Growing DNA database: The New York Police Department has more than 82,000 profiles in its DNA database. Many people have no idea their information is there.

Immigration raids: The poultry plants targeted last week across Mississippi knowingly hired undocumented immigrants, according to affidavits from federal agents. It was unclear whether the companies or managers would face charges or penalties.

Romance and the “deep state”: Patrick Byrne, the chief executive of the online store Overstock.com, acknowledged having had a relationship with a Russian agent and criticized federal law enforcement officials.

Grim cigarette warnings: After losing in court to tobacco companies, the Food and Drug Administration is trying again to put graphic images on cigarette packs.

Greenland for sale?: President Trump has repeatedly asked highly skeptical aides to explore a way to buy the territory from Denmark, according to people familiar with the discussions.

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Snapshot: Above, a cornfield in Russia where a passenger jet carrying 233 people crash-landed on Thursday, after colliding with a flock of gulls shortly after takeoff from Moscow. Everyone on board survived.

News quiz: Did you follow the headlines this week? Test yourself.

Modern Love: In this week’s column, a man with a dog makes room in his life for someone else.

Late-night comedy: Wall Street is having a wild week, but the hosts did their best to soften the blow.

What we’re watching: This episode of the Vox series “Earworm.” Adam Pasick, editorial director of newsletters, writes: “It takes a fascinating look at the rise and fall and rise of male falsetto, the octave-busting, breathy voice associated with singers like D’Angelo and Curtis Mayfield. (Plus there’s a playlist.)”

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CreditLinda Xiao for The New York Times

Cook: Corn and coconut soup is naturally sweet, and a little spicy.

Watch: Our TV critic has weekend suggestions, including the return of HBO’s “Succession.”

Go: A sumptuous Ibsen revival starring Uma Thurman and a knockout premiere by Adam Bock close the Williamstown Theater Festival in Massachusetts.

Read: “The Yellow House,” a memoir set in New Orleans, is one of nine books we recommend this week.


Smarter Living: If you’re ready to open your wallet for climate concerns, our Climate Fwd: newsletter advises that donations to grass-roots groups — particularly one led by young people — may do most to shift public opinion. There are also groups focused on food waste, forest protection and restoration and girls’ education as ways to reduce greenhouse gas emissions.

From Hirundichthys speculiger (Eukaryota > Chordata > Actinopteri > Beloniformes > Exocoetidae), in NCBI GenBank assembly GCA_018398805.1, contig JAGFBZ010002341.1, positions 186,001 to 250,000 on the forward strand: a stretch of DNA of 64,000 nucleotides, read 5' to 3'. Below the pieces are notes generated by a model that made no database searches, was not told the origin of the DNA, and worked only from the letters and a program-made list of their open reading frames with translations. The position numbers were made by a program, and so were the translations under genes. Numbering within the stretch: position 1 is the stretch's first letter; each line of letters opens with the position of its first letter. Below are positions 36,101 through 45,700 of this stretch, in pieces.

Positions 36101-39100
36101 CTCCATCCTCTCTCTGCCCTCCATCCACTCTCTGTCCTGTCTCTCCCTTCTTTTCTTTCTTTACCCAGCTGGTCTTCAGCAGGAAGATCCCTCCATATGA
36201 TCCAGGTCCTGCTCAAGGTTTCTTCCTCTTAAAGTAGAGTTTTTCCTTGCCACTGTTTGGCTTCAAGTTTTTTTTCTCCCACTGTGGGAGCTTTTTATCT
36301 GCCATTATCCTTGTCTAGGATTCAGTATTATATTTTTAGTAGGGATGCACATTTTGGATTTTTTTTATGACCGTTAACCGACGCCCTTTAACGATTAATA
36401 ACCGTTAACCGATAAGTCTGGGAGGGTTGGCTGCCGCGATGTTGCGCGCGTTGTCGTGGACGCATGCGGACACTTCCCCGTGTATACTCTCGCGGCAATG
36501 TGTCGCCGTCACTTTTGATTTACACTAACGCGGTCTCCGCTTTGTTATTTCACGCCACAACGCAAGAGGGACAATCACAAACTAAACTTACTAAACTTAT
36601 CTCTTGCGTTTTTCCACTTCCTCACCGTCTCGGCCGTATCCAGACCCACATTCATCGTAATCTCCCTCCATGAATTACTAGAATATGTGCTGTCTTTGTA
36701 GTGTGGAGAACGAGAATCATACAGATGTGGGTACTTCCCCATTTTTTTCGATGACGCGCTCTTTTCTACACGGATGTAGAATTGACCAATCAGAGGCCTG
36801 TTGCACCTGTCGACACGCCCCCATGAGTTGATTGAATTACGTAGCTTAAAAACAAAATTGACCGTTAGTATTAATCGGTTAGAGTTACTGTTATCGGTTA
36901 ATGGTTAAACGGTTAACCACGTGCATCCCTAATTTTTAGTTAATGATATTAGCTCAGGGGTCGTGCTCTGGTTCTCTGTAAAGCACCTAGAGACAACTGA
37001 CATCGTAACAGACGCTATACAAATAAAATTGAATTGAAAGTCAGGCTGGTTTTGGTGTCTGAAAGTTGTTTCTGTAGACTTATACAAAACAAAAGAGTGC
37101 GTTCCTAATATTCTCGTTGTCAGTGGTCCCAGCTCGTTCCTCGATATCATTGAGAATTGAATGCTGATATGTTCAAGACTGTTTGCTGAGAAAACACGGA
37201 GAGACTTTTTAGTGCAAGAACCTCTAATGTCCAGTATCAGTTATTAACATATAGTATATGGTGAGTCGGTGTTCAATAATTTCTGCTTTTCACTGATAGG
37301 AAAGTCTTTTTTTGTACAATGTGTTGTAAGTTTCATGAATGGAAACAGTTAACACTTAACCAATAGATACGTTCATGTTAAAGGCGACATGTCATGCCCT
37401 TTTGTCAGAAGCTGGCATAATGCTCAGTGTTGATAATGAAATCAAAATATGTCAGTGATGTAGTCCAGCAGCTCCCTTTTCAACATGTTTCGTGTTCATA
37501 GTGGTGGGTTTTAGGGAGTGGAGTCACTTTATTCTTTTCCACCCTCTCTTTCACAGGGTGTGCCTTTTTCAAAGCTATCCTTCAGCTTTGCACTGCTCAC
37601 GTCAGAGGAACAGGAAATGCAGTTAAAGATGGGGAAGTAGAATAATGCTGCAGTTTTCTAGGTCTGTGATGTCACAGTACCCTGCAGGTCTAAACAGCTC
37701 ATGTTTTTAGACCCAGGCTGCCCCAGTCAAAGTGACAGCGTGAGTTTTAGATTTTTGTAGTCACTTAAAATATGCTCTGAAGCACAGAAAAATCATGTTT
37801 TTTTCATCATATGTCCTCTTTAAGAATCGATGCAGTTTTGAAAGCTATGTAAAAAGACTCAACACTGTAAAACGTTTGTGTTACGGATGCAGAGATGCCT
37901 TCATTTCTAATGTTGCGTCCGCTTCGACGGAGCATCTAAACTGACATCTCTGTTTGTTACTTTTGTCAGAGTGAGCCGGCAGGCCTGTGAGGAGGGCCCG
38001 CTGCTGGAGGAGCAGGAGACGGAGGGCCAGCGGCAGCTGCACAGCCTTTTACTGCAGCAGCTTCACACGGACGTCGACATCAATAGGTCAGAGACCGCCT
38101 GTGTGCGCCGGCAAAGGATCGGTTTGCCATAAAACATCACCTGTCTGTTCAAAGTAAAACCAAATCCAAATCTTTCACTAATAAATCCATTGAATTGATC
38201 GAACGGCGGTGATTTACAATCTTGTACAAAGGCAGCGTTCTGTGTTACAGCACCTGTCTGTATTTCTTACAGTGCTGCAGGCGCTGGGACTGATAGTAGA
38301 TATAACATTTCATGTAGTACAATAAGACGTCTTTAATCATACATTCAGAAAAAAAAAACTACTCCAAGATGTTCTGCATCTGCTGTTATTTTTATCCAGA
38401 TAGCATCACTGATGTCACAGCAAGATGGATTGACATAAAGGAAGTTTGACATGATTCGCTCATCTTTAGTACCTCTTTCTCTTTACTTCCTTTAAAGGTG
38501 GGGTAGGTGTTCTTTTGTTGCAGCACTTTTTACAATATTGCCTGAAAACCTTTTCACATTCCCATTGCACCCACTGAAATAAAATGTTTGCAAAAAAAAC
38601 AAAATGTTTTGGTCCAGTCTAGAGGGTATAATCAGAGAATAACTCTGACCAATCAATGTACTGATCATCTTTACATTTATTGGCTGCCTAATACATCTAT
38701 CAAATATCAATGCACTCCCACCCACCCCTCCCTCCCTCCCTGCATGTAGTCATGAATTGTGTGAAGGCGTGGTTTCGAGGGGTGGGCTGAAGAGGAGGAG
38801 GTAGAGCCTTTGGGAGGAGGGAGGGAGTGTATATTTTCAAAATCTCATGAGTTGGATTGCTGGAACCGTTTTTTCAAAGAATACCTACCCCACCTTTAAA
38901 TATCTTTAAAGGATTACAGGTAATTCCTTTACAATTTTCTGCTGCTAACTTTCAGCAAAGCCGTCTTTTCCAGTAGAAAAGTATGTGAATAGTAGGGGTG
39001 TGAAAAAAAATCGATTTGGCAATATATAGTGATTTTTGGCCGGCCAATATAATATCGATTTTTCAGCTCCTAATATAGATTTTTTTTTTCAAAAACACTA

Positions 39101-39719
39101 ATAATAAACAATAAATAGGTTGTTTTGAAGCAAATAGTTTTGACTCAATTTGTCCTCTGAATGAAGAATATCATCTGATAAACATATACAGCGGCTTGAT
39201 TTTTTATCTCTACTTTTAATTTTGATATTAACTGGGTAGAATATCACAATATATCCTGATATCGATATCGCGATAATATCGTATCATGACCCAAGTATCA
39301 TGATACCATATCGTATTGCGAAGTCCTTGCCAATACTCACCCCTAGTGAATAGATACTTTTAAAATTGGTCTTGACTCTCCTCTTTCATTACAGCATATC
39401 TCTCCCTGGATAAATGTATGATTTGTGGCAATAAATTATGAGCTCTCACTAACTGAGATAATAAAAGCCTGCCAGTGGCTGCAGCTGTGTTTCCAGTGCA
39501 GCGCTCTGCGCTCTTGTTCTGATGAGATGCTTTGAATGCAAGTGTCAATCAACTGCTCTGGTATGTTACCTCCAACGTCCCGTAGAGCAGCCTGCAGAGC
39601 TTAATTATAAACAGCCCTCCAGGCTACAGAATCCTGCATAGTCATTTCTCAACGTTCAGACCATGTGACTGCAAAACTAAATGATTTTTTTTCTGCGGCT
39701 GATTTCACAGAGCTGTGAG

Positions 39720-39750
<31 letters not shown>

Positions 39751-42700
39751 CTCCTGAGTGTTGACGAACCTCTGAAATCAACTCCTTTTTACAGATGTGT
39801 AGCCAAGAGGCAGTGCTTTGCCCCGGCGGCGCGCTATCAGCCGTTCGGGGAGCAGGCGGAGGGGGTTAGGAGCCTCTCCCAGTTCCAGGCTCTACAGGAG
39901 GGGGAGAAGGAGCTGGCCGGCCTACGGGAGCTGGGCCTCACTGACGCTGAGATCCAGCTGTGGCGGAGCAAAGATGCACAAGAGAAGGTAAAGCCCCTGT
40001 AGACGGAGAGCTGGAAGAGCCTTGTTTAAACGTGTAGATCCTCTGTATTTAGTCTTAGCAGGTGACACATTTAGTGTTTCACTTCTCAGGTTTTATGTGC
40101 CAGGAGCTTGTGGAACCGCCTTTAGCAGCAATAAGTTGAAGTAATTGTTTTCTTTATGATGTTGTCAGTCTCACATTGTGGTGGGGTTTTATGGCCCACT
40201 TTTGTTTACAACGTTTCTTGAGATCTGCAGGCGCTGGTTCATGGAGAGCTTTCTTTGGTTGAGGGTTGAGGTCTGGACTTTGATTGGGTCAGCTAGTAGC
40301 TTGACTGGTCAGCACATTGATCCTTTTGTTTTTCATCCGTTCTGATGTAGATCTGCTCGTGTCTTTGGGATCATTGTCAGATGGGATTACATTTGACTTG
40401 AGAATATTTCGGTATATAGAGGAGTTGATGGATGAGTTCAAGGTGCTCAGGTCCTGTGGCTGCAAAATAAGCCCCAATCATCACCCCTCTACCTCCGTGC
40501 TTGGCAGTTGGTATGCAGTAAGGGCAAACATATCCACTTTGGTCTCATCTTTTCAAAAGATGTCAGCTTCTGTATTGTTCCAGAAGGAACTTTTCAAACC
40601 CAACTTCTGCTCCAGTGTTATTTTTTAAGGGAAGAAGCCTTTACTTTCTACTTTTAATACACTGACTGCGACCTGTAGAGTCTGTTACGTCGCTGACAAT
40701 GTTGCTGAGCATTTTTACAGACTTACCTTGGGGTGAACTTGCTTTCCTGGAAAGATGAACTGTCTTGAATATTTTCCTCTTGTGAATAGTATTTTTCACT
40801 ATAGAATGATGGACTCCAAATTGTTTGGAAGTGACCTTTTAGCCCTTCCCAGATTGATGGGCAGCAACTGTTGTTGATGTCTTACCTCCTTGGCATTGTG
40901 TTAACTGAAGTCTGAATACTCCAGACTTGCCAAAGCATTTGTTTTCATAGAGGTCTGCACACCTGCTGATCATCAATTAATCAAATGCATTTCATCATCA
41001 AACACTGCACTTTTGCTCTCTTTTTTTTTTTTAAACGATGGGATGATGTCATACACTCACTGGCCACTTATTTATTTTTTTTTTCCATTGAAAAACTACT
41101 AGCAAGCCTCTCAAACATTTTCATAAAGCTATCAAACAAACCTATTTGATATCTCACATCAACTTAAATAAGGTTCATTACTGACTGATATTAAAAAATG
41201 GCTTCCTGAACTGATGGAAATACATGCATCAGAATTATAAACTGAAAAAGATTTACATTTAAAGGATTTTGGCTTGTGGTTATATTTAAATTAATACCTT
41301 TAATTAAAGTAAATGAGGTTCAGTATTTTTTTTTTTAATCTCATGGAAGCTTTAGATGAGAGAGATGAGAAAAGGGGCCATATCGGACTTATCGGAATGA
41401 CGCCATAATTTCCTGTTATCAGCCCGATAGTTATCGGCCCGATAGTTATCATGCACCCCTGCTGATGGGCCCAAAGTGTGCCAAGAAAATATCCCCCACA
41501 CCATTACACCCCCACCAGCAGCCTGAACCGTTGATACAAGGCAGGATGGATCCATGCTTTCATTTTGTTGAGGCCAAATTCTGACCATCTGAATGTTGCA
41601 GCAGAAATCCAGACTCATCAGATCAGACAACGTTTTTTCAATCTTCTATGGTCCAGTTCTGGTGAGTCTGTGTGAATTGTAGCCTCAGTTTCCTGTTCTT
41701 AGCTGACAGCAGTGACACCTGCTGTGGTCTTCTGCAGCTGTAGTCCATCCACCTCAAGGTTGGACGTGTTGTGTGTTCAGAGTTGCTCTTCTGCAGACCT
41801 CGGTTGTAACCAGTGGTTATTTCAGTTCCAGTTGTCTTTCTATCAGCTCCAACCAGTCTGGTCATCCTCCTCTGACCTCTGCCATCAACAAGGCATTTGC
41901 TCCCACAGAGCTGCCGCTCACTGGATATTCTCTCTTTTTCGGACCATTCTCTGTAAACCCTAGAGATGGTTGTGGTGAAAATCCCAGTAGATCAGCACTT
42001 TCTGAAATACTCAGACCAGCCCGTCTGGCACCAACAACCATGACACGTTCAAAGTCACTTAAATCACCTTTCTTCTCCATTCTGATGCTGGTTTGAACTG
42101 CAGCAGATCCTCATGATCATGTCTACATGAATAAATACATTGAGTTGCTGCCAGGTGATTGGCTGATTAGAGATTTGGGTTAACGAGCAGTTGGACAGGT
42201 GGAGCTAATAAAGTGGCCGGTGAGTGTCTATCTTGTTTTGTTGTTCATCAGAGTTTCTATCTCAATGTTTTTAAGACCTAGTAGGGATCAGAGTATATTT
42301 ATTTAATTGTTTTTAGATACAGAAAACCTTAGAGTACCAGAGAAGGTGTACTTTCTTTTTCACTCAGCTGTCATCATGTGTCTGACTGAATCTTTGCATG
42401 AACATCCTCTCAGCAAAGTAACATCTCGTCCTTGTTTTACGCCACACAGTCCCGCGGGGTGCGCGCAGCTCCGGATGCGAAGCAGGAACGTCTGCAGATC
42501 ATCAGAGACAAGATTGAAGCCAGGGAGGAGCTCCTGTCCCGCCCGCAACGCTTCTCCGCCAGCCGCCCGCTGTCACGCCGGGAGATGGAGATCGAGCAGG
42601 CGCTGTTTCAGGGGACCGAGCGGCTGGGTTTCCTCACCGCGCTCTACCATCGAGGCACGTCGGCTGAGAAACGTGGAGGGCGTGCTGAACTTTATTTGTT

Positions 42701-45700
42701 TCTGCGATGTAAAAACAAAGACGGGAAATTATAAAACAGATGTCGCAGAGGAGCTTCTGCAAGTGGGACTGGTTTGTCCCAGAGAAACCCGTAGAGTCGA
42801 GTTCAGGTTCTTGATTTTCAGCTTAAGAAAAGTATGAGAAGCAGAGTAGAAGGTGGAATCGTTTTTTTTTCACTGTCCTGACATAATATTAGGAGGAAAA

And our consumer tech reporter, Brian X. Chen, discovered how much data strangers can get from just your cellphone number.

This month, 20 Democratic presidential contenders turned up at the Iowa State Fair.

Between the corn dogs and Skee-Ball games, there was a prime attraction: a butter cow statue.

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CreditErin Schaff/The New York Times

The tradition dates from 1911, when J.K. Daniels first used wood, metal, wire and steel mesh to give shape to 600 pounds of pure cream butter. The 8-foot-long, 5.5-foot-high creation — about the size of a real cow, and refrigerated against the late summer heat — became an annual fixture.

Four successors have carried on where Mr. Daniels left off.

The current sculptor, Sarah Pratt, took on the role in 2006 after 15 years as an apprentice.

Every year when the fair ends, most of the butter (salted, so it keeps longer) is reused for future sculptures. But if it were eaten, state fair officials say, it could butter about 19,200 slices of toast.


The Times is working on a piece about the things people do to pay for higher education, whether it be for themselves or family members. Share your experience here.

That’s it for this briefing. See you next time.

— Chris


Thank you
Melina Delkic helped compile today’s briefing. Mark Josephson and Eleanor Stanford provided the break from the news. Emma Goldberg, a researcher for the Times editorial board, wrote today’s Back Story. You can reach the team at [email protected].

P.S.
• We’re listening to “The Daily.” Today’s episode is about a mysterious explosion in Russia.
• Here’s today’s Mini Crossword, and a clue: State that has belonged to six countries (hence the amusement park Six Flags) (five letters). You can find all our puzzles here.
• “Diagnosis,” a Netflix series based on Dr. Lisa Sanders’s popular column in The Times Magazine, debuts today.